“I stated to you that I consider that this type of service is a direct competitor of Standard White Cabs Ltd, the Department of Transport and Main Roads’ approved taxi booking company for the Townsville area,” the letter states. It has been handed to the Australian Competition and Consumer Commission, which is investigating it. goCatch co-founder Campbell, says: “It’s another example of the taxi industry trying to control the industry to the detriment of better customer service.”
He says he has heard of similar threats in Bundaberg, Newcastle, Port Macquarie and Gunnedah, plus Perth and Adelaide.
“Where the drivers are most scared is in the regional areas,” Campbell says. “It’s their livelihood.”
Whether the apps are legitimate or not is a matter of some dispute. Late last year NSW Deputy Premier Andrew Stoner flatly rejected complaints from taxi networks against smartphone booking apps after handing goCatch a $200,000 grant. “If they’ve got some other suggestions to deliver better value for users, to put the competition toward goCatch, they can do that,” he said. “That’s the way the free market works.” The NSW government is reassessing whether it should be mandatory that taxis are part of a network.
And the taxi industry has a long history of run-ins with the ACCC due to attempts to stamp out private bookings. In 1998 the ACCC struck down an attempt by a network in Wagga, NSW, to enforce a ban on private mobile phone bookings, which was accompanied by threats of penalties and a 12-month pause in trip allocations. In 2004 the ACCC reminded taxi companies “not to engage in anti-competitive practices” after striking down a similar attempt by Tamworth Radio Cabs Co-operative to ban direct bookings and restrict where drivers could buy fuel. Again in 2005 it warned Lismore Taxis Co-Operative off similar practices.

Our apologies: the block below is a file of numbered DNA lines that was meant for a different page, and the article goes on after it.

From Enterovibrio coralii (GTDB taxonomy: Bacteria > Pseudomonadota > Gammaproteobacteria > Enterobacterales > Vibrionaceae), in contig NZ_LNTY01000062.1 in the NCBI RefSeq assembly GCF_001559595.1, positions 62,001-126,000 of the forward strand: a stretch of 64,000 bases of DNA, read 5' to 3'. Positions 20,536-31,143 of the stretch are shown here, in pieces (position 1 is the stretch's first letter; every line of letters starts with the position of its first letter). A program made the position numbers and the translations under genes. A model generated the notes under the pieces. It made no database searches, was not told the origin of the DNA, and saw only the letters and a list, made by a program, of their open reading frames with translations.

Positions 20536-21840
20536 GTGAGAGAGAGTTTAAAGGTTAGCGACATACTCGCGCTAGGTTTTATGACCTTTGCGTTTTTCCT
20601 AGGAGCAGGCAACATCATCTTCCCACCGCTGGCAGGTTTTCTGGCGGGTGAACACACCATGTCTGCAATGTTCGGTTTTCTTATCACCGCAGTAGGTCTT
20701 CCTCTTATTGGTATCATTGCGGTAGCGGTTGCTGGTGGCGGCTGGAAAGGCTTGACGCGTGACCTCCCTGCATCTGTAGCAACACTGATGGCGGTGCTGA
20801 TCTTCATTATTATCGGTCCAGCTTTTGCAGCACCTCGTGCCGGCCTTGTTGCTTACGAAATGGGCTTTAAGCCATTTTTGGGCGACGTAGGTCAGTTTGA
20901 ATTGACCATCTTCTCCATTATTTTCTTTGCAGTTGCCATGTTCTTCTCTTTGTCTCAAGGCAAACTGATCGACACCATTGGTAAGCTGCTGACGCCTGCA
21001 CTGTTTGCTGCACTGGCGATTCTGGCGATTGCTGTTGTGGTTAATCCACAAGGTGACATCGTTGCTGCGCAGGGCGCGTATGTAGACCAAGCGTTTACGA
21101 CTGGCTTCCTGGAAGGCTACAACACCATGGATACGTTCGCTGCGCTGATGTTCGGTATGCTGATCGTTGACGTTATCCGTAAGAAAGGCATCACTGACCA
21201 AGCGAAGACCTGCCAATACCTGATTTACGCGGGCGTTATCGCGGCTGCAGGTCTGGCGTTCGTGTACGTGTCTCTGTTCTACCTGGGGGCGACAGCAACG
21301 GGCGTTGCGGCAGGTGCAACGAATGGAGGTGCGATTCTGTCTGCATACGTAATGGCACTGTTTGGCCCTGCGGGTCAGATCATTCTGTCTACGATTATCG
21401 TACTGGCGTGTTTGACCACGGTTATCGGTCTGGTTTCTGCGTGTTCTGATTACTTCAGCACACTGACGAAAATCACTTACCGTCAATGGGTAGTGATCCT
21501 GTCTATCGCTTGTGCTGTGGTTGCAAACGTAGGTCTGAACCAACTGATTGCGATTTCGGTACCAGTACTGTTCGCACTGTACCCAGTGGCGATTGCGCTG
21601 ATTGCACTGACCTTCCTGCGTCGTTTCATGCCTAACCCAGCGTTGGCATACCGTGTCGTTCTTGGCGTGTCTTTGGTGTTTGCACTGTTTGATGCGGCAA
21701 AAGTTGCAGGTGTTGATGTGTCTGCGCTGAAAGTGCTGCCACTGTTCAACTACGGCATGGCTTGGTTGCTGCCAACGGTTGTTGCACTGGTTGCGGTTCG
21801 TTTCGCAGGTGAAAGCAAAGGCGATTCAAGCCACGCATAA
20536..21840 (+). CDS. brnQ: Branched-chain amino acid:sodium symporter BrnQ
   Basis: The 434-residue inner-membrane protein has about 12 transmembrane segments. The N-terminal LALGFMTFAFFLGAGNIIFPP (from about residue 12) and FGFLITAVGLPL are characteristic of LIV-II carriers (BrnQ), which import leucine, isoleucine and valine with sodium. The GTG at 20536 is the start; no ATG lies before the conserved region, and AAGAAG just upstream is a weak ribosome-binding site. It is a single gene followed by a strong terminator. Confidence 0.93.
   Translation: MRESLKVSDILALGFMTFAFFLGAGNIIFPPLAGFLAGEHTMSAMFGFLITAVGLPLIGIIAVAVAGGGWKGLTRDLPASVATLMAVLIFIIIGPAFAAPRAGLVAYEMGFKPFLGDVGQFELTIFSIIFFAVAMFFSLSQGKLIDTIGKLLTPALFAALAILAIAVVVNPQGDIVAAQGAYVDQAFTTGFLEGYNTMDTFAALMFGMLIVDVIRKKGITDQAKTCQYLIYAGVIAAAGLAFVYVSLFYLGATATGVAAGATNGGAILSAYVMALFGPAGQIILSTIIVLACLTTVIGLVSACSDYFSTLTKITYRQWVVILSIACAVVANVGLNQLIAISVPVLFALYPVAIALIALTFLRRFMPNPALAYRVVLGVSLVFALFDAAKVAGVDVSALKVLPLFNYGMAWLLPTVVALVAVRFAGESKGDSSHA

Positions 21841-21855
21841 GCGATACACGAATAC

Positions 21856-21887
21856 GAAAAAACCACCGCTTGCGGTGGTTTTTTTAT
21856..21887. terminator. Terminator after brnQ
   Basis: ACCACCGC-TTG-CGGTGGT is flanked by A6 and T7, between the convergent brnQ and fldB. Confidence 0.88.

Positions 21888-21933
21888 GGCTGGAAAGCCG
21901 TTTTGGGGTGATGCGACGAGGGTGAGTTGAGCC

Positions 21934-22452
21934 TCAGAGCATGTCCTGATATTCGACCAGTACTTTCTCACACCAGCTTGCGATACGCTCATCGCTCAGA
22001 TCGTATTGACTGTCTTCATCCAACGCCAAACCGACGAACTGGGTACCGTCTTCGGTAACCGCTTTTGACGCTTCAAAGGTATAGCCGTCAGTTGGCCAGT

In an extensive reply to BRW’s requests for comment, Taxi Council Queensland chief executive Benjamin Walsh says the issue is not about restricting competition. Queensland taxi operators sign a service contract with the government mandating minimum levels of service, which includes dealing with customer complaints and lost property, issuing uniforms and counselling drivers who are slovenly, rude or refuse a reasonable hiring. But goCatch is effectively operating a booking company without having to meet any service obligations, which is “unethical and illegal”. “By not wishing to brand the cabs and meet the other obligations, goCatch are demonstrating they do not have customer interests at heart but are simply motivated by profit and wish others to take responsibility,” Walsh says.
And he disputes that accepting bookings from goCatch is the same as a street hail, because when drivers assess whether to pick up a customer, they are able to make a judgment about the person “either by assessing their level of intoxication or their body language, that may indicate whether they will be violent, or attempt to evade a fare”. But by accepting a booking on goCatch they don’t get that opportunity, he argues.
He cites incidents overseas of sexual predators posing as taxi drivers and says a driver could register with goCatch who isn’t a “real” taxi driver. GoCatch disputes this, saying it ensures drivers have a valid taxi licence and stores their personal identity, as well as the passenger’s.
Dr Peter Abelson, a visiting fellow at the University of Sydney who has written extensively about the taxi industry, says the taxi networks and their rules stamp out the entrepreneurial drive of taxi drivers.
“Taxi drivers find it very difficult to make a living,” Abelson says. “One way [to deal with this] is to run your own business and have your own clients, but that’s illegal.”